I didn’t think much of it at the time but my colleague Pat Kua has been asking me the question whenever I’ve been describing something that I find confusing to him.
After about the third time I noticed that its quite a nice tool for getting us to reflect on the systems and feedback loops that may be encouraging the behaviour witnessed.
In one of our conversations I expressed confusion at the way something had been communicated in an email.
Answering the question made me think why the person would go for that approach and allowed me to see why what I initially thought was obvious actually wasn’t.
A common example of frustration for consultants at ThoughtWorks is around travel and hotel booking which is booked centrally.
People are often frustrated that they end up with a different hotel/flight than they would prefer.
Asking the question in that case helped to understand that the people doing the booking reported to the finance manager and had been told to ensure costs didn’t exceed a certain level.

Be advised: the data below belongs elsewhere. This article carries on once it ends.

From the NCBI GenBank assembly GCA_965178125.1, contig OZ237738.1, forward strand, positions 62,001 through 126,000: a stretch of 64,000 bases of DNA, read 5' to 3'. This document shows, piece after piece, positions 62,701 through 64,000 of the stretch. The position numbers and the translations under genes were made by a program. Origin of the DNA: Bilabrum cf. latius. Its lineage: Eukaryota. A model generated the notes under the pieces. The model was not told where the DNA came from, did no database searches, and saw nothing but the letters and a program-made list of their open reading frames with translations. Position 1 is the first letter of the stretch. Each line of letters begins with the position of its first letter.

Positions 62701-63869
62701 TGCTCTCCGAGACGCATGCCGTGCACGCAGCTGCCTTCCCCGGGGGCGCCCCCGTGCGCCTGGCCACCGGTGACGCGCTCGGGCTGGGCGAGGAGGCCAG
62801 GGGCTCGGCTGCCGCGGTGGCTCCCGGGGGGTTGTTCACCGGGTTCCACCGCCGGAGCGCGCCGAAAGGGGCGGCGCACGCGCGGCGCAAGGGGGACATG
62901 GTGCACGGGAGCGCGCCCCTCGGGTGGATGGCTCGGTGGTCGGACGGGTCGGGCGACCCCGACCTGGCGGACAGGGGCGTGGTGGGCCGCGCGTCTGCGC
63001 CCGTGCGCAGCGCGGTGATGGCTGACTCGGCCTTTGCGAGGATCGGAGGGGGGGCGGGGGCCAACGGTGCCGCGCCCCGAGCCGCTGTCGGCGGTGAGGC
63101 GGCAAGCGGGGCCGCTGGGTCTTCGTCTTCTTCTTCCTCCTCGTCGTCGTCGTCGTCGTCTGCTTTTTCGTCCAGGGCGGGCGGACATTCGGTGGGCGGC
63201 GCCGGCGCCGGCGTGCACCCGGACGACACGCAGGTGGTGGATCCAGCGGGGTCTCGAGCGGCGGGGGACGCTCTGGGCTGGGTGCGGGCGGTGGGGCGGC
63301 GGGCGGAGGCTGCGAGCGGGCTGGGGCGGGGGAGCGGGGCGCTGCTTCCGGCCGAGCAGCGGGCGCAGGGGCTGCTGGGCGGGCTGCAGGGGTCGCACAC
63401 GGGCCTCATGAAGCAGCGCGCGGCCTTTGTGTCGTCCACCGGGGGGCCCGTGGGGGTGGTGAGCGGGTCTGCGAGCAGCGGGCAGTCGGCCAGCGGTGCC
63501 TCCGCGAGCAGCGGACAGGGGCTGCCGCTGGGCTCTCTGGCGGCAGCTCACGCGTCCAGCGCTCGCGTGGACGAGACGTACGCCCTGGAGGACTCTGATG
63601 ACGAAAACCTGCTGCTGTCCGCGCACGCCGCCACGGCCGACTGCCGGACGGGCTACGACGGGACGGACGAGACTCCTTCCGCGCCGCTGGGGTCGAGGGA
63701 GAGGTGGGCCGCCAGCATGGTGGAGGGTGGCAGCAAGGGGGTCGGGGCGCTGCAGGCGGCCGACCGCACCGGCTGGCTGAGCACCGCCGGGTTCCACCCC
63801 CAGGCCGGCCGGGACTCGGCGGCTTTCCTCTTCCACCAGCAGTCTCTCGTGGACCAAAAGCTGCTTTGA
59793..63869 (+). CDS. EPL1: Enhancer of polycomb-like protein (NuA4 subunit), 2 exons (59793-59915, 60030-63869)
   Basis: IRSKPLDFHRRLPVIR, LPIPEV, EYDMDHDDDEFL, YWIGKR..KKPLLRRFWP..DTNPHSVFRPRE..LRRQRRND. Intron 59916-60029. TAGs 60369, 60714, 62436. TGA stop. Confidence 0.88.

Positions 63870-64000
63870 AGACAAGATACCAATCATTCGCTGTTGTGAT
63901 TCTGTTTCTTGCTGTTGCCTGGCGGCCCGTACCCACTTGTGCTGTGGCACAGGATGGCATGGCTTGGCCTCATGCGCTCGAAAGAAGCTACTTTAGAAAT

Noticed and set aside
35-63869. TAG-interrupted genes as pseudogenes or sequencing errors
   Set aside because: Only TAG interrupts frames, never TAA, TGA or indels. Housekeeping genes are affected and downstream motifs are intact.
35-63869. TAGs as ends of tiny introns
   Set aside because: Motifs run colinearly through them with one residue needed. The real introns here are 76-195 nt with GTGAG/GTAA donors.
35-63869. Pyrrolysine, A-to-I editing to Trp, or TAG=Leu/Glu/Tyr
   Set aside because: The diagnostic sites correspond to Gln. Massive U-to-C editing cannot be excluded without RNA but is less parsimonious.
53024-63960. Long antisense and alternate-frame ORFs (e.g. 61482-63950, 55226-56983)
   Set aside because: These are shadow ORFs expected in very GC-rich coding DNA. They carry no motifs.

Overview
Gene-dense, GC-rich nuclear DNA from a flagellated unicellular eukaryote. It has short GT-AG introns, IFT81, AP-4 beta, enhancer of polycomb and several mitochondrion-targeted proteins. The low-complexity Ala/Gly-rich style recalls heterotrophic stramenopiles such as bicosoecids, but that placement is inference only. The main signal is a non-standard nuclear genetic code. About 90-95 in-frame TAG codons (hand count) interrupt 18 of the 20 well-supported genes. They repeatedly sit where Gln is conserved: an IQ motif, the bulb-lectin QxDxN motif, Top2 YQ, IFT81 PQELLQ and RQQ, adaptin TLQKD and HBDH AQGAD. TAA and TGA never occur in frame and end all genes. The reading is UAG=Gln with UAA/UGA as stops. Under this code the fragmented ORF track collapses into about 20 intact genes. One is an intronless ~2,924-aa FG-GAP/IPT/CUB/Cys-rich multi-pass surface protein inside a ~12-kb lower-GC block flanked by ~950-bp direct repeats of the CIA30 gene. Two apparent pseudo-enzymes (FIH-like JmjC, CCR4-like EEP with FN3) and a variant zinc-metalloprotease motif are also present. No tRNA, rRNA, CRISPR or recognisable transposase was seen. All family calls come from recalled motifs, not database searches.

…the fundamental attribution error describes the tendency to over-value dispositional or personality-based explanations for the observed behaviours of others while under-valuing situational explanations for those behaviours.
The fundamental attribution error is most visible when people explain the behaviour of others. It does not explain interpretations of one’s own behaviour—where situational factors are often taken into consideration. This discrepancy is called the actor–observer bias.
Asking this question seems to help us avoid falling into this trap.
Now I just need to remember to ask myself the question instead of jumping the inference ladder to conclusions!